The judge's comments suggest that the defendant was punished for untried offenses. Ibid. "[A] sentencing judge may not undertake to punish a defendant for any conduct other than that for which the defendant stands convicted in the particular case." Commonwealth v. LeBlanc, 370 Mass. 217 , 221 (1976). The ill-advised remarks made to the jury prior to the sentencing hearing show that the judge, having apprised himself of the defendant's long history of defaults, may have decided to lower the boom before defense counsel could address any mitigating factors.
On the record, we conclude that the defendant was prejudiced unfairly by the judge s excessive concern over the defendant's default record and that justice would be better served if the defendant were resentenced by another District Court judge.
2. Other miscellaneous matters. Other claims of error by the defendant concerning a duplicative sentence and the trial judge's refusal to grant a continuance are susceptible of summary comment. It is settled that, when two statutory provisions proscribe the same offense under the test set out in Morey v. Commonwealth, 108 Mass. 433 , 434 (1871), they are construed not to authorize cumulative punishments in the absence of clear legislative intent to the contrary. Cepulonis v. Commonwealth, 384 Mass. 495 , 501-502 (1981). That did not occur in this case. The defendant wrongly concludes that the convictions for receiving a stolen motor vehicle and operating a motor vehicle without authority involve common elements making unauthorized use a lesser included offense. See Commonwealth v. Guerro, 357 Mass. 741 , 749 (1970). Separate punishments, therefore, for each offense were appropriate. Commonwealth v. Rivera, 397 Mass. 244 , 253 (1986).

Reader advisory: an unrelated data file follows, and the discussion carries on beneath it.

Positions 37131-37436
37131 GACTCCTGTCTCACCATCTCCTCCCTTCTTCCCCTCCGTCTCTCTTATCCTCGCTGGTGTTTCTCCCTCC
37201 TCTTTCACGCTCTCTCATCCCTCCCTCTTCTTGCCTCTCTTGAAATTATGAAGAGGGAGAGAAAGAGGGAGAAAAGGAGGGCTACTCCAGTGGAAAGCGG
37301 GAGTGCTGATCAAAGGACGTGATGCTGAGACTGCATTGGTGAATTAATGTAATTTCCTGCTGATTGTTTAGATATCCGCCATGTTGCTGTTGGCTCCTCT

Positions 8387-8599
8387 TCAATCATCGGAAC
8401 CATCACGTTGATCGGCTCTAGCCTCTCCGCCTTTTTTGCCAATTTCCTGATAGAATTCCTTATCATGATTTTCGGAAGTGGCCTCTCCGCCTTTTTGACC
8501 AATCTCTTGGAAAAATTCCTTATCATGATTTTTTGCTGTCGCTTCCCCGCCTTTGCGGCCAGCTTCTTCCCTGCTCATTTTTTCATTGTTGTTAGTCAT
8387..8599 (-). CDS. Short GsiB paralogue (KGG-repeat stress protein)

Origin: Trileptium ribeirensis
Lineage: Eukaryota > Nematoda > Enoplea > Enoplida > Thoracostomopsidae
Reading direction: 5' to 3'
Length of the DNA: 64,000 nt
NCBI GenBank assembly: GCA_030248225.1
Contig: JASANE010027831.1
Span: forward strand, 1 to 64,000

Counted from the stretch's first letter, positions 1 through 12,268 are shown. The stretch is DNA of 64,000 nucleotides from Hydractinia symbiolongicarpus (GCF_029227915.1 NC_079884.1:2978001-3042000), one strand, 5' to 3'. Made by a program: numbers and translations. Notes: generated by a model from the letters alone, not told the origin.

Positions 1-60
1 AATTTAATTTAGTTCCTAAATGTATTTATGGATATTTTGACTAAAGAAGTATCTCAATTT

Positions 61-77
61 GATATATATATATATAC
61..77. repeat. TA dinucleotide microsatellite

A defendant may be entitled to a short continuance during a trial especially if he shows sufficient surprise at the possibility of introduction of evidence not disclosed by the prosecutor. Cf. Commonwealth v. Andrews, 34 Mass. App. Ct. 324 , 331 (1993). Here, the defendant knew of the importance of "Pop" Williams as a potential defense witness and cannot claim prejudicial surprise when the prosecutor, just before trial, produced the defendant's own statement to the arresting officer concerning the loan of the car. In all events, he was allowed without objection to put before the jury his explanation that he "rented" the car from "Pop" Williams. No showing of prejudice appears. See Commonwealth v. Dunne, 394 Mass. 10 , 13-16 (1985).
The order denying the motion for a new trial is affirmed. The judgments,
however, must be vacated, though the verdicts shall stand. The case is remanded to the District Court for resentencing by a different judge. [Note 2]
[Note 1] The record indicates that the defendant is also known as Darryl J. Warner.
[Note 2] Although we vacate the judgments, we take no action on the appeal from the denial of the motion to revise and revoke the sentences. The motion and the order denying it were not included in the record on appeal; this court, therefore, cannot discern on what basis the relief was sought or denied.